Cyber attacks can crash a plane; are airlines doing enough to prevent this?
Planes fall from the sky for several reasons, including storms, engine failure, terrorism and pilot errors, but could cyber-hacking be one of those reasons? You bet! Airlines are aware of that, not sharing the fact, but are giving the issue a top priority, but is what they’re doing enough?
Huge investments in cyber-security
Airlines and airports worldwide will spend an estimated $33 billion in 2017 as additional investments in cyber-security and cloud services, according to SITA, a global specialist in air transport communications.
Airports around the world will spend approximately five per cent of their revenues to upgrade their IT systems and cloud applications. Moreover, airlines around the globe will spend a total of $24.3bn, or 3.3 per cent of their revenues, on cyber-security and cloud services.
“70 per cent of airlines and 88 per cent of airports will either increase their investments in cyber-security and cloud services next year or keep their investments at the same level as it is now,” said the report.
“Cyber-attacks are a very real threat in the highly interwoven air transport industry so building solid defences is essential,” said Ilya Gutlin, President, Air Travel Solutions at SITA.
SITA said more than 90 percent of world airlines and airports identified cyber-security as their top priority.
Air systems outdated
According to industry regulator IATA, if passengers are to retain trust in the aviation system, it’s vital that the industry protects itself from cyber-attacks
“The countless entry points and interfaces make it vulnerable to cybersecurity threats. Moreover, many of those systems are outdated and were never designed to counter modern cybercrime,” said IATA in 2017.
“Making the reporting of cyber-attacks mandatory is perhaps the most critical of all.
If an attack isn’t reported, then other airlines and partners in the aviation value chain cannot use it to improve their defenses.”
IATA says that when attacks go unreported by airlines, the risks grow in nature: when other airlines are similarly hit, they are not able to do a proper risk assessment.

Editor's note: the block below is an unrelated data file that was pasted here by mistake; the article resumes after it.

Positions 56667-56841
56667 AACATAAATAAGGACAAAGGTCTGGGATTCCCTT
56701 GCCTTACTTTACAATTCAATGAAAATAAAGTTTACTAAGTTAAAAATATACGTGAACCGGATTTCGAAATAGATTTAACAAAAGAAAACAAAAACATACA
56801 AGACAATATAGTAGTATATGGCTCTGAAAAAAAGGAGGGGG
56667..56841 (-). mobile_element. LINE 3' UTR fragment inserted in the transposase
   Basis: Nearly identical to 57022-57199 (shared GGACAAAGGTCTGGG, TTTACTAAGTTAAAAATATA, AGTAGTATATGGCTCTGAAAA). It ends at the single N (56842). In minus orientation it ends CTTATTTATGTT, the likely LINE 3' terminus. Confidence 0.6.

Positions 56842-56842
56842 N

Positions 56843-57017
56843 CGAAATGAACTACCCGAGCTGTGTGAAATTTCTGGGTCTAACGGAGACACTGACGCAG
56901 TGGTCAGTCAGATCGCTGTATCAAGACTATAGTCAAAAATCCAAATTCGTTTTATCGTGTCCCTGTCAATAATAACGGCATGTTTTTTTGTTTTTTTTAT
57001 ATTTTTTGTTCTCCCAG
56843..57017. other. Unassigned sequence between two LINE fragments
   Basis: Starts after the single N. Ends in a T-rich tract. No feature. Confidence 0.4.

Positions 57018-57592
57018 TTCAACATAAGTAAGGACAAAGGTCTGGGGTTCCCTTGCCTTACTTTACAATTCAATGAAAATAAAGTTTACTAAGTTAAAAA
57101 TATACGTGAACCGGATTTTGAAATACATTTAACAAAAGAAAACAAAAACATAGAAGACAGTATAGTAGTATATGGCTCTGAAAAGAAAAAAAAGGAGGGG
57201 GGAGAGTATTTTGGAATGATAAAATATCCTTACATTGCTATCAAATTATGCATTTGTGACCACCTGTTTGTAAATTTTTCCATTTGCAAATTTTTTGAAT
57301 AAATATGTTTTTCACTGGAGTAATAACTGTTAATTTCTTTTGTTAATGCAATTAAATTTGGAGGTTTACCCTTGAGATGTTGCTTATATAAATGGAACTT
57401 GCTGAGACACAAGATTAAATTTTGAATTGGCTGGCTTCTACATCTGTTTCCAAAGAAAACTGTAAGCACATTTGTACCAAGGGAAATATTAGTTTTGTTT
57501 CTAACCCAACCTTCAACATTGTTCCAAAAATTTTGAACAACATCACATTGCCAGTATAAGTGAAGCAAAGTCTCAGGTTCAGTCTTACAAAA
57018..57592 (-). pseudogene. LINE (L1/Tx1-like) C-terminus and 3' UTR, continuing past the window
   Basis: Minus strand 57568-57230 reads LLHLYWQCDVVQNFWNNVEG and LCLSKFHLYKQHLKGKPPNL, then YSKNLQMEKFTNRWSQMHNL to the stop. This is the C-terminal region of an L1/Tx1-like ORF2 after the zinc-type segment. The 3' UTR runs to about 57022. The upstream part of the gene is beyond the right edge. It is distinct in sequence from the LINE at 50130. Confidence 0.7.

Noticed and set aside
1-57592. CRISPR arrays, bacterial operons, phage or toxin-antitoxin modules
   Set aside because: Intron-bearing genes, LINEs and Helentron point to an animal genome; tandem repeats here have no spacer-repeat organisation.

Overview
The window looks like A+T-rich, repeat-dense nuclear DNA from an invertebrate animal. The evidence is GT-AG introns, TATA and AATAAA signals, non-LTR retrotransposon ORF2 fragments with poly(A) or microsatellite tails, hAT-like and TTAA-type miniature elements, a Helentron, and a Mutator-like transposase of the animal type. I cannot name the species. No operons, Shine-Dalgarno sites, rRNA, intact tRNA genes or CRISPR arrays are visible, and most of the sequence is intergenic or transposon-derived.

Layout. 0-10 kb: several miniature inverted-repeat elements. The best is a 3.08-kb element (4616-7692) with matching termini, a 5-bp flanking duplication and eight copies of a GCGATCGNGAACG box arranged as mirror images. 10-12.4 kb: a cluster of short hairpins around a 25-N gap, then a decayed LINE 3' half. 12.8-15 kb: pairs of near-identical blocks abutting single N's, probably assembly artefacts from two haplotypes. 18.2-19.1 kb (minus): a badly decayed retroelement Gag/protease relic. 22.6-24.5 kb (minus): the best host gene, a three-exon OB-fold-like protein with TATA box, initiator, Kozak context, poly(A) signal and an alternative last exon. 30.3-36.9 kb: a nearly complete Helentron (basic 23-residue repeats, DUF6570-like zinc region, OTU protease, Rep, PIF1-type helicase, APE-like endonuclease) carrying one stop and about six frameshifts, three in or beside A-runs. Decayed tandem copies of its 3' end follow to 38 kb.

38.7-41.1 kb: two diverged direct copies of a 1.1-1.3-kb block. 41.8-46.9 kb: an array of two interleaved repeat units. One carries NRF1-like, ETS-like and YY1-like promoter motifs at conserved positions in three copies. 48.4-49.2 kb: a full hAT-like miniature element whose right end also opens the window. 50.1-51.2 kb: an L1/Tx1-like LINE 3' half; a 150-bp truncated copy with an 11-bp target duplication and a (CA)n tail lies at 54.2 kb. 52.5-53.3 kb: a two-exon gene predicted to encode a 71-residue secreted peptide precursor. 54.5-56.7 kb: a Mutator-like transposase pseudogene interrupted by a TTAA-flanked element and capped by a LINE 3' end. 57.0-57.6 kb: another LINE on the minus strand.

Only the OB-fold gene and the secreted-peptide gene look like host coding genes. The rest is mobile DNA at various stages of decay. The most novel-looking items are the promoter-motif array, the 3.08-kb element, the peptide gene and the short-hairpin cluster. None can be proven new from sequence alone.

“A hack is a one-time event. One opening, exploited once. System defenses, on the contrary, must work every second of every day. If you only consider prevention, attacking is simple, defending is hard,” said IATA.
In an interconnected world, cyber-security is the cost of doing business, it said.
According to EurActiv, an online site concerned with EU policies, there’s a fear that, one day, terrorists by simply using a laptop will be able to crash planes or make them disappear from radar screens.
“We have to be prepared always for the worst,” Luc Tytgat, Director of Strategy and Safety Management at the European Aviation Safety Agency (EASA), an EU agency, told EurActive.
Tytgat said aviation systems were subject to an average of 1,000 attacks each month.
According to JLT group, a global insurance provider, it said in a 2017 report that the number of reported aviation data breaches doubled during 2012-2015, compared to 2008-2011.
“On average, 78,000 records were compromised per airline between 2012 and 2015. Some 58 per cent of breaches in that period were the result of hacking,” JLT said.
“Airlines are also exposed to potentially costly disruption to their daily operations as a result of attacks or system outages. This can result in lost revenues, additional expenses, disgruntled customers and reputational damage.”
In August 2016, a power cut crashed Delta Air Lines’s check-in system, causing long delays and the cancellation of 2,300 flights. The outage was estimated to cost the company $150 million.
More recently in May 2017, British Airways owner IAG SA said a power outage led to the cancellation of hundreds of flights and cost approximately $102 million in lost revenue as well as the expense of accommodating, re-booking and compensating thousands of passengers.
At least 75,000 travellers found themselves grounded over three days from May 27, as the U.K. carrier’s information-technology systems crashed.
Japan’s All Nippon Airways, Southwest Airlines in the US and British Airways all suffered technical incidents that caused severe delays and cancellations during 2016, according to JLT.
Cyber-attacks have also been known to cause disruption to airline operations. In 2015, for example, 1,400 passengers with Poland’s national carrier, LOT, suffered delays, due to a DDoS (Distributed Denial-of-Service) attack against it.
JLT said hackers could access aircraft flight controls and air traffic systems, and security experts and penetration testers identified vulnerabilities in aircraft systems.
“One claimed that he repeatedly hacked a US passenger plane via the entertainment system, and was able to manipulate the plane’s engines inflight. Another boasted that he could take over an aircraft’s steering system using a mobile phone,” said JLT.
With this sense of foreboding, will airlines be able to prevent upcoming attacks?